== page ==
04 February 2020

Roasting Winter Squash

By Kelly Merrick

This time of the year I can’t get enough winter veggies – the hearty veggies that survive the cold temperatures are perfect for tossing in a soup that takes the chill out of my bones – and I am always cold this time of the year. Winter squash is my favorite of these. I could eat squash any day, every day all winter and still not be tired of it by the time spring arrives.

But who wants to roast a whole squash every time they want butternut squash soup? Not me. It’s pretty labor intensive to slice, peel, core, dice and cook a squash every time you want to use it in a recipe. So, to make the whole process easier and ensure that I can eat squash in as many recipes as I want, I’ve deemed Sunday my “squash roasting” day. I buy a few squash at the PSU Market on Saturday and on Sunday, when I’m hanging around the house, I turn some music on or find something good to watch on Netflix, and I prepare a few squash to be used throughout the week.

It’s really pretty simple, and having cubed squash on hand for last-minute meals throughout the week has been a lifesaver when I get home late and don’t want to put much effort into dinner, or when I haven’t put together a meal plan and need something filling and healthy.

Here’s how it works:

  1. Pick out any type of squash you like from the farmers market – butternut, delicata, acorn, pumpkin, etc.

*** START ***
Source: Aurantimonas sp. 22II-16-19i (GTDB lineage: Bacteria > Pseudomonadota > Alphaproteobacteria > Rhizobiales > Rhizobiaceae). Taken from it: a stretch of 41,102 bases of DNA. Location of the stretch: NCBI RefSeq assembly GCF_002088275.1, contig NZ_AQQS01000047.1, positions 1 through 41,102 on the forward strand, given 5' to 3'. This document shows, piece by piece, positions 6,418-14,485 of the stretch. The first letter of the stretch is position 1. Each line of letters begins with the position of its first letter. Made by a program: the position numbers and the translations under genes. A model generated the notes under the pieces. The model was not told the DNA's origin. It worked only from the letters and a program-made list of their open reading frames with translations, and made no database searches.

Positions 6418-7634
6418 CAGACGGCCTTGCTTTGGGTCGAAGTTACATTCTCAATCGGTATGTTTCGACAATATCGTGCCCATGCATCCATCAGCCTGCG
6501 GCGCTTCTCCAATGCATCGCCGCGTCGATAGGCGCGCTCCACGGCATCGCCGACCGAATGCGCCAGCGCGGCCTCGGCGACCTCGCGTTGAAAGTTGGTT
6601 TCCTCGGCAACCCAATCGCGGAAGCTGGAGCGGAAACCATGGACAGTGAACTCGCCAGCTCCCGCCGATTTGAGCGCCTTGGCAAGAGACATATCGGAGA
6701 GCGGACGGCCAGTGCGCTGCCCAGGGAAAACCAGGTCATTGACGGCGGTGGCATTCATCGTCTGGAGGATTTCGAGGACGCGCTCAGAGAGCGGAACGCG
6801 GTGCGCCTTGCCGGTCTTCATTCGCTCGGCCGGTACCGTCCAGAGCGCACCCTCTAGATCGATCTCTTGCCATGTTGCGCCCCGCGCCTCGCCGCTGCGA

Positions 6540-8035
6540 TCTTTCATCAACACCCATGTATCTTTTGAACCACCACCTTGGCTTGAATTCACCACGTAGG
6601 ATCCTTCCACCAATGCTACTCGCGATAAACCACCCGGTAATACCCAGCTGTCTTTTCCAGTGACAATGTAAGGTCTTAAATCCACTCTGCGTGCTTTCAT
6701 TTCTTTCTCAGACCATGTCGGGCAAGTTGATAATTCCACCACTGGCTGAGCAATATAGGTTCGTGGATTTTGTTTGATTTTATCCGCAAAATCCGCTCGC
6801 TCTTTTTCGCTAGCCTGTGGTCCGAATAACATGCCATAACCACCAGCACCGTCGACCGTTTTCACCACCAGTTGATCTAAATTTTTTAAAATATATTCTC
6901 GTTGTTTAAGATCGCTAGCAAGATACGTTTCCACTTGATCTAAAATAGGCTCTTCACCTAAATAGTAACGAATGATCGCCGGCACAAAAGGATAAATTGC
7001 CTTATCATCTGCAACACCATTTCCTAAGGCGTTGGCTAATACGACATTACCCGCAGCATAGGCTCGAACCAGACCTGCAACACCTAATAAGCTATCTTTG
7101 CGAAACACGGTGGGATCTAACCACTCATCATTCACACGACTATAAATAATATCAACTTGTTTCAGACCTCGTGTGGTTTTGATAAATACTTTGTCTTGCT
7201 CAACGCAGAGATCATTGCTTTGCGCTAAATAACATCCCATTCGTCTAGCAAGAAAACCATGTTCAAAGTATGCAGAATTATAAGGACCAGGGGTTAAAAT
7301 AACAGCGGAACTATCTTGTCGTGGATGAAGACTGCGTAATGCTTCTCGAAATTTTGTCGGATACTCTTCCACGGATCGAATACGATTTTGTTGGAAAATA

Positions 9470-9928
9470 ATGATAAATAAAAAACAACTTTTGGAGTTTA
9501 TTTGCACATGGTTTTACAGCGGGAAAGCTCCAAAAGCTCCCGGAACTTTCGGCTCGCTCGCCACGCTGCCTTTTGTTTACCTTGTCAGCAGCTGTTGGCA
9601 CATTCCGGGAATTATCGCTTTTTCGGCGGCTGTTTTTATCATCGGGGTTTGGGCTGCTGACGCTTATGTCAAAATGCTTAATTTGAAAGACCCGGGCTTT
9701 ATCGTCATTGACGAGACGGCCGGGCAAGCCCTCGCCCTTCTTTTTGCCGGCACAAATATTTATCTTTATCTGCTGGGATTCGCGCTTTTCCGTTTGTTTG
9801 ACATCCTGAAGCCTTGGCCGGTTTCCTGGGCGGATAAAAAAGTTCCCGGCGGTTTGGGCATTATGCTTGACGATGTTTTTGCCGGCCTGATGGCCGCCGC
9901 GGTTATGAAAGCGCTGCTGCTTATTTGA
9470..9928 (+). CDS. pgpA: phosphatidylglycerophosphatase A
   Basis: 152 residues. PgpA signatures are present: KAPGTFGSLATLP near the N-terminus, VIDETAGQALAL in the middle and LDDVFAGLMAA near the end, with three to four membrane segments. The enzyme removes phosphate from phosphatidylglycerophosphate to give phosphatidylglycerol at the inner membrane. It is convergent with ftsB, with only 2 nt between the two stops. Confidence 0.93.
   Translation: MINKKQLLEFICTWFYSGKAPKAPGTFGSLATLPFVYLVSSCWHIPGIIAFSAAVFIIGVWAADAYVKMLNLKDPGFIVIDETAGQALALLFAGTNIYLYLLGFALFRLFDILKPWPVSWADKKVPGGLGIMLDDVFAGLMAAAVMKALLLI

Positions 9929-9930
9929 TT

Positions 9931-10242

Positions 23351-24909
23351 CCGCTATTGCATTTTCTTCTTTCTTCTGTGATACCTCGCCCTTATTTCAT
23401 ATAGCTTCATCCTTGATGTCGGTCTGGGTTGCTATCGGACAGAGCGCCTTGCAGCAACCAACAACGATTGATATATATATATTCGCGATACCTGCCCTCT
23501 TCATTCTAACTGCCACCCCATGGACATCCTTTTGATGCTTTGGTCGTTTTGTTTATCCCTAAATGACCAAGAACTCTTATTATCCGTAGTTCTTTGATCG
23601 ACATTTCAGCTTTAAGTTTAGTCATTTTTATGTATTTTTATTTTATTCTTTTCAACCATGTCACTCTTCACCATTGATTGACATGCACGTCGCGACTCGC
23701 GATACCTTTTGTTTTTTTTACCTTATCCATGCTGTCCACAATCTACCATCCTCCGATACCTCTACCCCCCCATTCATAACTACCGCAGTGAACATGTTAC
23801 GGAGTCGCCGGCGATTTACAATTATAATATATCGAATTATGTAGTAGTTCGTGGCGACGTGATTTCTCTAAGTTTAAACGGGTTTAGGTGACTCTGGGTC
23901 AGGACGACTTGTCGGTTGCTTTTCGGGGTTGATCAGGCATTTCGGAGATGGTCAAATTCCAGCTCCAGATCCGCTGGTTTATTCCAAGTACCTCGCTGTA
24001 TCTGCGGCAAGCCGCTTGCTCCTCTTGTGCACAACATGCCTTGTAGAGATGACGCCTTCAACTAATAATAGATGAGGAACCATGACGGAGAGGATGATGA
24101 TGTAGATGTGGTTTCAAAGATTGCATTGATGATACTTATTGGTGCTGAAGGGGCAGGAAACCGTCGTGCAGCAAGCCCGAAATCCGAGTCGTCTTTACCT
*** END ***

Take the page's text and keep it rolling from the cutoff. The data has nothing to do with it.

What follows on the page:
2. Peel and cube the squash. If you need some help with the right technique, check out this video on YouTube for some tips
  3. Toss cubed squash in a bit of olive oil and sprinkle with salt and pepper.
  4. Roast in a single layer at 400 degrees on a lined cookie sheet for about 35 minutes, or until the squash is soft and slightly browned.
  5. Remove from oven and let squash cool
  6. When squash has cooled, place the lined cookie sheet in the freezer and chill for a few hours, until cubes are mostly solid
  7. Remove cookie sheet from the freezer and let it sit on the counter for a few minutes to warm up
  8. Transfer the cubes to a freezer safe bag or other container. Label and date the container.
  9. When you need them, grab a few handfuls from the freezer and add to your favorite recipe as called for.

Once thawed, cubed squash is perfect for adding to soups, stews, mashing with other veggies, or eaten as-is in a salad like this one.